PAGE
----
The noise from the jetpod’s engines rose to a scream and everything began to shake. The pilot had reversed thrust for landing. Teddy realised that even the fillings in her teeth were vibrating. Perhaps the train would have been a better bet, after all.
The noise and vibration got still worse and she lost her train of thought. Then she realised that, not only did she feel very sick indeed, she was now starting a brain-stabbing headache. How appropriate, her father would have said.
Theo had always been so vital. He had already been over a hundred years old when she returned to Dunster castle two years ago – and far fitter than she. He’d still been putting in sixteen hours a day at The Works then. Most of his veins and arteries were plastic by that time, his heart was plastic, as were his lungs, kidneys and liver – all developed by his beloved company and a boon to private medicine. But this year the little explosions in the blood vessels of his brain had begun and even Gold’s Prosthetics had been unable to devise a way of reconnecting the delicate little blood vessels running through that particular organ. The life had gone out of him, week by week: the trips into the Works had become a struggle, then a chore, then impossible.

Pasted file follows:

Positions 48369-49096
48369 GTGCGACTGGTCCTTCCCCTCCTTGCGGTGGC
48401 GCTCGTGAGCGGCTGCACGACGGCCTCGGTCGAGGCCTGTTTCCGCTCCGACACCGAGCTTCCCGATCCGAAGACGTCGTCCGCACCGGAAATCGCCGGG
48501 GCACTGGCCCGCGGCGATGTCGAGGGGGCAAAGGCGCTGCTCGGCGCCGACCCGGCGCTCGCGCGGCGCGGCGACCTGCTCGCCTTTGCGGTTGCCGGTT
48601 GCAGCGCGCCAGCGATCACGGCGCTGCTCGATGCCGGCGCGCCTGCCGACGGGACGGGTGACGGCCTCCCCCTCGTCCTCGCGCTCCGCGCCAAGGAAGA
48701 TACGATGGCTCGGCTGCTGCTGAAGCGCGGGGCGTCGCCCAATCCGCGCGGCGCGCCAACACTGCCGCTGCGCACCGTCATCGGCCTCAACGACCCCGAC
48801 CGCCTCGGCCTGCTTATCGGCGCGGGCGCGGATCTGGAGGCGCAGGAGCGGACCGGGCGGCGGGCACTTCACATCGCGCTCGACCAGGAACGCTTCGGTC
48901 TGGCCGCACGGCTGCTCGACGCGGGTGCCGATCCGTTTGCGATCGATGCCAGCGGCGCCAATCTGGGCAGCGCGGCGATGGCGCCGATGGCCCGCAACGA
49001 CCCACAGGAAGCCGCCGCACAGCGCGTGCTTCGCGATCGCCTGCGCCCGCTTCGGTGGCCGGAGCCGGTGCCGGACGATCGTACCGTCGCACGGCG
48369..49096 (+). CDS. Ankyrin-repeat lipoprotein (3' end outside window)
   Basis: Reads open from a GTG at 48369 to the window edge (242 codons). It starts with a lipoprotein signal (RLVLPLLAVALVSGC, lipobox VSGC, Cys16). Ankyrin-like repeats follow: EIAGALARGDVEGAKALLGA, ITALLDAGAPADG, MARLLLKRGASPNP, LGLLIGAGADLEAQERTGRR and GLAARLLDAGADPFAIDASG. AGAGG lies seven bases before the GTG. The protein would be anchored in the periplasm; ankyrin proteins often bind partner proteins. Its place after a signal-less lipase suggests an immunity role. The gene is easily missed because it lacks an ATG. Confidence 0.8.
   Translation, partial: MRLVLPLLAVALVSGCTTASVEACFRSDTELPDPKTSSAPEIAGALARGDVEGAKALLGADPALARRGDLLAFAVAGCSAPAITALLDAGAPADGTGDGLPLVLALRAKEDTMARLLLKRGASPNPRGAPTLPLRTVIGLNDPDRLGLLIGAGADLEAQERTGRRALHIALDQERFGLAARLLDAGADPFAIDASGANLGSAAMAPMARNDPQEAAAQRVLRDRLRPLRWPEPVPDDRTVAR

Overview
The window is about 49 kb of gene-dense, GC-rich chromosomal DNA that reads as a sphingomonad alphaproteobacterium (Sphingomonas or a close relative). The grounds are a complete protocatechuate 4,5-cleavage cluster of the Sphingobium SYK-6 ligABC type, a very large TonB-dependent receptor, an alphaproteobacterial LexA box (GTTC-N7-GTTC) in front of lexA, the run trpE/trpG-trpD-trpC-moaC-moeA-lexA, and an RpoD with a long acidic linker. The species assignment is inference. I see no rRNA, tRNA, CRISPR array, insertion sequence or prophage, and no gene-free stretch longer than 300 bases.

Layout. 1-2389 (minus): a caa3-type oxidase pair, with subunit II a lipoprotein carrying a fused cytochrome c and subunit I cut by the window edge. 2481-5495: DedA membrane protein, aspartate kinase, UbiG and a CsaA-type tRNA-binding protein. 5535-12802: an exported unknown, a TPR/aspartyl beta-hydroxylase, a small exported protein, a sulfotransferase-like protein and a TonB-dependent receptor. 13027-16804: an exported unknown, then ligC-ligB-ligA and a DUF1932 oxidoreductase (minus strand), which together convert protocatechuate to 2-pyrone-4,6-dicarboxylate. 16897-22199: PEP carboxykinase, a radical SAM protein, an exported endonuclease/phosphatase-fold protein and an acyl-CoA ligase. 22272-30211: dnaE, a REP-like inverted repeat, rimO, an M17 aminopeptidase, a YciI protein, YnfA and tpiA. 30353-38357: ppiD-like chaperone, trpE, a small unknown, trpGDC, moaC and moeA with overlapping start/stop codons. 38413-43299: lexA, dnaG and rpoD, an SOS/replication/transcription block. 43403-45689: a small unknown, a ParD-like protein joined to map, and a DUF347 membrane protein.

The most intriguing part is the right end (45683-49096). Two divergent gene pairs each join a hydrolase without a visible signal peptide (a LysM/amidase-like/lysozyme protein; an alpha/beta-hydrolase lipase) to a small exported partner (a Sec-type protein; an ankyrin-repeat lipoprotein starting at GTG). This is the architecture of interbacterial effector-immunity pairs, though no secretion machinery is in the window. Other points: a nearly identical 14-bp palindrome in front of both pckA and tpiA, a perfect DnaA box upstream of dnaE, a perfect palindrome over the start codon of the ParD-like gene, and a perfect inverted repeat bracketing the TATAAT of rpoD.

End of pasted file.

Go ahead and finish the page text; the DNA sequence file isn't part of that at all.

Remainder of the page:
When the infarctions in his head had rendered him speechless she’d begun to go and see him every evening. He looked so tiny in the hospital bed, flattened by the bedding. Last night the only life in his room had been the tell-tales of the machinery monitoring his vital signs, beeping and winking with counterfeit cheerfulness. The old man in the bed had been waxy white. And now he was gone.
About an hour after she’d gone back to her own rooms the LEDs on the monitors had ceased to flash and the beeps changed to a constant wail. One of the identikit starched white nurses had come and told her, solemnly, that her father was dead.
Teddy hadn’t known whether to laugh or cry.